A few days ago, as we left Tahiti and began making our way south to study the undersea life around the island of Rapa Iti, forecasts and our own senses told us we were in for a storm. Still, writing in the first post in this series, I said with confidence, “Even with the incoming bad weather we know exactly when and where we will make our landfall at Rapa.”
Luckily I didn’t mention how we would arrive.
The seas had been steadily building through the day and by nightfall we were rolling heavily to the underlying oceanic swell and pitching violently to the high wind-blown waves, both motions conspiring to make work impossible, movement risky, and sleeping a challenge (especially when the occasional big pitch made me airborne).
The Journey on Land
We found shelter on the north west side of Rapa, close in to the high cliffs. The instruments on the bridge showed winds of 52kts (65 mph) but we only had to look to the cliffs and see massive waterfalls blowing upwards to know that it was a wild day. With these conditions on the sheltered west side it was clear that entering Ha’urei Bay on the exposed eastern side of Rapa would be impossible.
That said, we could not miss our appointment with the Island Council and so Poema du Prel (our Rapa liaison), Scott Ressler (our film producer), Jerome Petit (our partner from Pew), and I landed by Zodiac (the small inflatable boats that run us from ship to shore) to make the short two-mile walk across the island.
Five wet, muddy, exhausting hours later we arrived at the village with deep gouges on our legs from sharp tree roots, mud-caked from head to foot, hungry, happy, and feeling lucky to have not spent the night lost on one of the countless confusing ridge lines.
We received a wonderful, warm welcome, hot showers, and great food, and we just made it in time for our meeting.
Meeting the People of Rapa
After our presentations the Island Council announced their full support of the expedition and I was delighted that my offer to take two Rapa people aboard with us was accepted. We feel a real kinship with the people here and we can learn from each other when we are at sea together.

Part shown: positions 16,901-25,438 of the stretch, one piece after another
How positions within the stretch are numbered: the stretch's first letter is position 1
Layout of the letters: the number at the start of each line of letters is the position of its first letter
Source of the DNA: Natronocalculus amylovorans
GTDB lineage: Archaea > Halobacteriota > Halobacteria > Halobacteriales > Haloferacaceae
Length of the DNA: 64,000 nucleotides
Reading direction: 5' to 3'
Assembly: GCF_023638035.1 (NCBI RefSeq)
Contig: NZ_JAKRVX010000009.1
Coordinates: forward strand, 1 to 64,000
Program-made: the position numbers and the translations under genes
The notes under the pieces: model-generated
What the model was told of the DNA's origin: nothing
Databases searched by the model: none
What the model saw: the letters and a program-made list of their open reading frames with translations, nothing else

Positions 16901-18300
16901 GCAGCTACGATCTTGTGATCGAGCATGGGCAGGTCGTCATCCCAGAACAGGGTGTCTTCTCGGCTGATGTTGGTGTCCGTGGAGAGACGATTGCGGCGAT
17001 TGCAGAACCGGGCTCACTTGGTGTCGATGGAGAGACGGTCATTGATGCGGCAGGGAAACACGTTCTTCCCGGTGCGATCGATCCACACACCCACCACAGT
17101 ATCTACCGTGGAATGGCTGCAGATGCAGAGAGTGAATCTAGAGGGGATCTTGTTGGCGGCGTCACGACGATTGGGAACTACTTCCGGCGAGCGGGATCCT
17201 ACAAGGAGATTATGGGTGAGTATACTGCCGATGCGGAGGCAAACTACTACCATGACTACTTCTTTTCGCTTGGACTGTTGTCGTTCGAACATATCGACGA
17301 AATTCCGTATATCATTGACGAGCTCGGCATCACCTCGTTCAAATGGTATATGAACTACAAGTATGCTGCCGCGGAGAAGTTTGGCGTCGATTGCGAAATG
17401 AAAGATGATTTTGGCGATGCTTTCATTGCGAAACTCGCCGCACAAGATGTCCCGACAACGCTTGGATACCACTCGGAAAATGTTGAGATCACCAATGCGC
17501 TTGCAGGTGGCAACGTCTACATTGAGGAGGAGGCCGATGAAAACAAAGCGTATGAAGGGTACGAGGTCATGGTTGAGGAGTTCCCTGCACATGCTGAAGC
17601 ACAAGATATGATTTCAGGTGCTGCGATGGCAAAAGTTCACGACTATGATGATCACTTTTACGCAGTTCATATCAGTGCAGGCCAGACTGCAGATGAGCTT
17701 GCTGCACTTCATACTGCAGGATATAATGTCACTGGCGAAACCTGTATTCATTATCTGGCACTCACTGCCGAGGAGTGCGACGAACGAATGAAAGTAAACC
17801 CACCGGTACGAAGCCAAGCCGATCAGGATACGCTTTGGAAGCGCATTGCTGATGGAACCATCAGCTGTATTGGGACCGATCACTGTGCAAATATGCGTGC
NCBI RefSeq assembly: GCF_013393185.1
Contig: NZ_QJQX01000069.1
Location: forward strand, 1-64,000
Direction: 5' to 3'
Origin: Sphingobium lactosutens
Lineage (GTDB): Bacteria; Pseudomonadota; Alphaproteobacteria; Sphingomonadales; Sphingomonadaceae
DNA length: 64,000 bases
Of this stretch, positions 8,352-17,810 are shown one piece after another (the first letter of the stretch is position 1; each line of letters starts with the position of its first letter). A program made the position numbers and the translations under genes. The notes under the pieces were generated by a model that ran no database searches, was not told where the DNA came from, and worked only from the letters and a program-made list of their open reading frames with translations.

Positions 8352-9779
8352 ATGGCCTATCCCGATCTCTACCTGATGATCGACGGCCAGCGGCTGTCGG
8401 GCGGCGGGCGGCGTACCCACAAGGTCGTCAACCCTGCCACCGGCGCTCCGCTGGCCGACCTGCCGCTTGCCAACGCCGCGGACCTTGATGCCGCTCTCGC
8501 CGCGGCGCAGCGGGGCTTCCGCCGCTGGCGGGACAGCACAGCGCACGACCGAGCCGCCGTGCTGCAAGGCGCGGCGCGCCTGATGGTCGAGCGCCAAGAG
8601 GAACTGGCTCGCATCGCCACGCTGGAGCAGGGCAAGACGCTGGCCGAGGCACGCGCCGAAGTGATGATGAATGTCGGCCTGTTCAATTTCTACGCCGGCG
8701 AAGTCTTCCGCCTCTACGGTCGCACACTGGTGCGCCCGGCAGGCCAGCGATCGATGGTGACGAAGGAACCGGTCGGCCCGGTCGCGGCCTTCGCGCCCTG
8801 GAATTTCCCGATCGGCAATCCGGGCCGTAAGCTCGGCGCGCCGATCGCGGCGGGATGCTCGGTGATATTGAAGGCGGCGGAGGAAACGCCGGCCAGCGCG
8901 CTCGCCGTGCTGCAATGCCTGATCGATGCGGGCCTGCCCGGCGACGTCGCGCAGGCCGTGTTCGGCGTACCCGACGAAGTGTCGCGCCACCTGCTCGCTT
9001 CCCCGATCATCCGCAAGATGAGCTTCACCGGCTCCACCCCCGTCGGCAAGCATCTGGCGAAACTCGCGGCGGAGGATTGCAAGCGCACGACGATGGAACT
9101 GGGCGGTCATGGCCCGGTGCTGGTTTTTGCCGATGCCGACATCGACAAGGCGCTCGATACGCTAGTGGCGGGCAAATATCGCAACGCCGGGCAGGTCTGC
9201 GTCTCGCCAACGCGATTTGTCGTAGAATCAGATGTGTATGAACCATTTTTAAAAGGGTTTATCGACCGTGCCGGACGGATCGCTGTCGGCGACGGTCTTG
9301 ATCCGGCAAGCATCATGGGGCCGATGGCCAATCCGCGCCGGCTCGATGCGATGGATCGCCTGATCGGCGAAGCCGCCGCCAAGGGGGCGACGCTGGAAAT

Our next meeting was with the Rahui Council as they are the team that has responsibility for the Rapa waters. Rahui is the traditional system for regulating people’s use of land and water, and the plants, animals, or other resources they hold. It is now used in part to organize sustainable fishing, so before we could begin our work we needed the council’s permission. Not only have they given us permission to dive in the “open” areas but we have also been given the very rare permission to dive within the protected rahui areas.
Today is a special day for Rapa “youth”—which means a parade before church of all of the people between 16 and 40 years of age, and a real sense of occasion during the fully packed church service. On days like this, music is provided by the ukulele and drum players and everybody sings whilst swaying to the rhythm. It’s exuberant, no-holds-barred, loud, joyful singing and the people say that when they travel to the other Austral Islands for singing competitions they always win. (Listen to the Tahitian Choir from Rapa Iti.)
Back on the water, our team aboard Hanse Explorer are happy and they are reporting beautifully clear waters, coral reefs in excellent condition, tiger sharks, and even freshwater eels as a measure of how much water has been running off the island. With these conditions at sea, and these people as our partners, I do believe this expedition is going to be a winner, too!
The Pristine Seas expedition to Rapa is sponsored by Blancpain and Davidoff Cool Water.